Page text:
In between downing brats and grilled chicken, more than two dozen elite pole vaulters competed for bragging rights and a chance to qualify for the U.S. Olympic trials.
And all of this took place at Mooresville’s Rocket Man Pole Vault and was part of the summer series of events.
“We had about 14 elite pole vaulters,” said Rocket Man owner Pete Carpentier.
Another 16 vaulters, from high school age to seniors, competed in the open event.
The winners in the women’s division were Jill Marois, first place, Megan Zimlic, second, and Taylor Drummonds, third. In the men’s division, Devin King took first place, Eric Richard and Matt Ludwig tied for second and Chase Brannon was third.
Although he’s usually on the field for pole vault events, Olympian Scott Houston was providing support in the event Wednesday. Houston is nursing a training injury and decided to sit this one out to be prepared for the national championships in a couple of weeks.
But he still took time Wednesday to help other competitors get ready for Olympic trials. “We had 12 of the best in the country, among the top 30 in the country,” Houston said.
Houston, assistant track and field coach at High Point University, said he began pole vaulting at the age of 13.
“I saw one of my sister’s friends do it and I wanted to try it,” he said. He tried out for the track team in the seventh grade but got cut. He spent the next year preparing, doing a lot of running, and at the end of his eighth-grade year he was a winner in every competition.
He parlayed that success into a spot in the Olympics and was a team member for the World Indoor Championships in Birmingham, England.
Houston said he got involved with Rocket Man because of his friendship with Carpentier and the fact that he coaches Carpentier’s son at High Point.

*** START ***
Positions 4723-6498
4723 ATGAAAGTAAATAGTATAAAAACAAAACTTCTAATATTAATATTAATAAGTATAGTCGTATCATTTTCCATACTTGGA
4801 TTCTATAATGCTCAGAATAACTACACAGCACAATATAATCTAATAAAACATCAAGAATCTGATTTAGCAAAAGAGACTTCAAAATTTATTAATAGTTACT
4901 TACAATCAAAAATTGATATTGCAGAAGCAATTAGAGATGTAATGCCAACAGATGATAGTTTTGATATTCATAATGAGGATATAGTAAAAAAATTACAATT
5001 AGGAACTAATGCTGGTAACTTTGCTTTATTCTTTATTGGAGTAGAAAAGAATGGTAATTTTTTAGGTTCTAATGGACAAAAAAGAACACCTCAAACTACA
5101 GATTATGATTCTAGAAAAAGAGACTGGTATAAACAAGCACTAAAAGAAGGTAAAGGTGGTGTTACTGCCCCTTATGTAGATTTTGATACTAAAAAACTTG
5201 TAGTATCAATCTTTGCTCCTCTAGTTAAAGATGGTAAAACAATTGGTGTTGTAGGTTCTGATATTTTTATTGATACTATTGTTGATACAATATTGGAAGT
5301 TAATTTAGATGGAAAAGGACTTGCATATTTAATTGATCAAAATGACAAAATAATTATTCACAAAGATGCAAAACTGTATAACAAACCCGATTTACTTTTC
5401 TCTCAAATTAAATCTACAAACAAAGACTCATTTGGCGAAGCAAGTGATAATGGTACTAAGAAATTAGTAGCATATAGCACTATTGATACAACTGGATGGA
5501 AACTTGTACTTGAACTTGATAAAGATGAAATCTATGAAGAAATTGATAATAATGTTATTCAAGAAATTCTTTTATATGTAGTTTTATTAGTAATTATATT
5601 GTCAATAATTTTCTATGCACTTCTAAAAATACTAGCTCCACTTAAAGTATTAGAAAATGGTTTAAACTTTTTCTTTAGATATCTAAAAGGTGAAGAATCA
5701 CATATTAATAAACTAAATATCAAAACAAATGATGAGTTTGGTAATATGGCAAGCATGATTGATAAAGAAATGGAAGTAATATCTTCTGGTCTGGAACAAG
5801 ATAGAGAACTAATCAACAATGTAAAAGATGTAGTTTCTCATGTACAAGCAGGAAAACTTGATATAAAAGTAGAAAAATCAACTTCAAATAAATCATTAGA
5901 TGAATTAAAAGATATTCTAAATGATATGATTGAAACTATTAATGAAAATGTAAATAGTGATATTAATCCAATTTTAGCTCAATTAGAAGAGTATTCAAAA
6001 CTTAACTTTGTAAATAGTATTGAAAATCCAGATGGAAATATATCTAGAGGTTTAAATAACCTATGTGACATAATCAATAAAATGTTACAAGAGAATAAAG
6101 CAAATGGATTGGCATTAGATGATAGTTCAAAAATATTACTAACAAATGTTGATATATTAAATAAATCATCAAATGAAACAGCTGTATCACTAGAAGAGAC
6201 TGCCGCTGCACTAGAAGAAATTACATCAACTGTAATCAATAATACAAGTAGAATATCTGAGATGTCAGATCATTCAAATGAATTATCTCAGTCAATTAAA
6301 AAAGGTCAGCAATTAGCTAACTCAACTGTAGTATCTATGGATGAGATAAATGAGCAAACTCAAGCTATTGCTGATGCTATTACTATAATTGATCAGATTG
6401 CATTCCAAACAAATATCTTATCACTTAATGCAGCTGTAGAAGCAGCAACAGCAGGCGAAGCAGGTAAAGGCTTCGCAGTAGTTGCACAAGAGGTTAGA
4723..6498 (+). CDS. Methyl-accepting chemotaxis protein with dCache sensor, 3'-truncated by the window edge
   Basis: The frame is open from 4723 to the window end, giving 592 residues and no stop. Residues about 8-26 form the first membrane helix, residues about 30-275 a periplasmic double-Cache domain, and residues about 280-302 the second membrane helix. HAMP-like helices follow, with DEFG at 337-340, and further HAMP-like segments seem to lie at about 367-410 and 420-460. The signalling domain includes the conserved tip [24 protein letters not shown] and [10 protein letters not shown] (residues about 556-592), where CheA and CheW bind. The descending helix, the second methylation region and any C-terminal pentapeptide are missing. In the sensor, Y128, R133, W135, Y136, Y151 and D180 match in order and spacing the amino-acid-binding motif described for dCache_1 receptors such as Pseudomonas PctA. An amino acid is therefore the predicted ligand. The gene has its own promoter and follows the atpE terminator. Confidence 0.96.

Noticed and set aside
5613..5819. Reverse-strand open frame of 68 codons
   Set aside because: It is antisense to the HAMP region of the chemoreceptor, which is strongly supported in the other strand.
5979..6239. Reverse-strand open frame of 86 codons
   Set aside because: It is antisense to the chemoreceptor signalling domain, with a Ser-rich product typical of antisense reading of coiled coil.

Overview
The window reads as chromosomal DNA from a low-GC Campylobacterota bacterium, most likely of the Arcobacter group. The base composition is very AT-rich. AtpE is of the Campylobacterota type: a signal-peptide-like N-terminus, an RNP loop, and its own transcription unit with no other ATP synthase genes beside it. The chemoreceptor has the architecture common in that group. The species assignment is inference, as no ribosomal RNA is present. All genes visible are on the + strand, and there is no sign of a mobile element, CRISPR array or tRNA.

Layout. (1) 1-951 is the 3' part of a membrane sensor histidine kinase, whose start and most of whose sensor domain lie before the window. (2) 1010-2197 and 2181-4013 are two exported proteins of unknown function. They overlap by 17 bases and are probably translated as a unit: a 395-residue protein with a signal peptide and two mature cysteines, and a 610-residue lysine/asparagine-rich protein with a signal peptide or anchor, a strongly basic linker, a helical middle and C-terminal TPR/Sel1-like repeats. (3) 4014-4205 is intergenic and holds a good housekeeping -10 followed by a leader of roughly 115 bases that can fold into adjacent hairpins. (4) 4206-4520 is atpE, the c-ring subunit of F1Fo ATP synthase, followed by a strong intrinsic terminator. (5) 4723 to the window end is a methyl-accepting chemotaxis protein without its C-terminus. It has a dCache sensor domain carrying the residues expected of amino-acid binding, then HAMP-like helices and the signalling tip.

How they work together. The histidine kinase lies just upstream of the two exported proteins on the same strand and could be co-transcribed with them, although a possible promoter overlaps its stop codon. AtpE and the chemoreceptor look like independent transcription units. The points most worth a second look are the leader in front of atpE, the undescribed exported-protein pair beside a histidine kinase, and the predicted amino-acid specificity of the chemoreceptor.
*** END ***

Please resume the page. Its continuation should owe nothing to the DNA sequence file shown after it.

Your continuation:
“They’ve built up this great club in Mooresville over the past four years,” Houston said. “It’s a fun environment.”
He said pole vaulting is a sport that both athletes and spectators can enjoy, especially the recent event in Mooresville. “It’s really special. You are close to the runway and close to the environment and it helps all the athletes perform,” Houston said.
Houston said pole vaulting is one of the most athletic individual events. “You are running with a seven-pound object, launching into the air and take off in a back flip in the middle,” he said. “There’s a lot of coordination and a lot of speed involved. It all happens in about 1.5 seconds from take-off to landing.”
Houston said this event was a great one to get ready for the nationals. “We have eight people from North Carolina all preparing for the national championships in two-and-a-half weeks. It’s a great tune-up to help us get prepared for the nationals,” he said.
Rocket Man, Houston said, is a big part of the growing North Carolina hub for pole vaulting.
For Carpentier, seeing some of the vaulters from Rocket Man advance is thrilling, but a bigger part of the thrill is the atmosphere at the competition.
“It was awesome. It was lots of fun,” he said.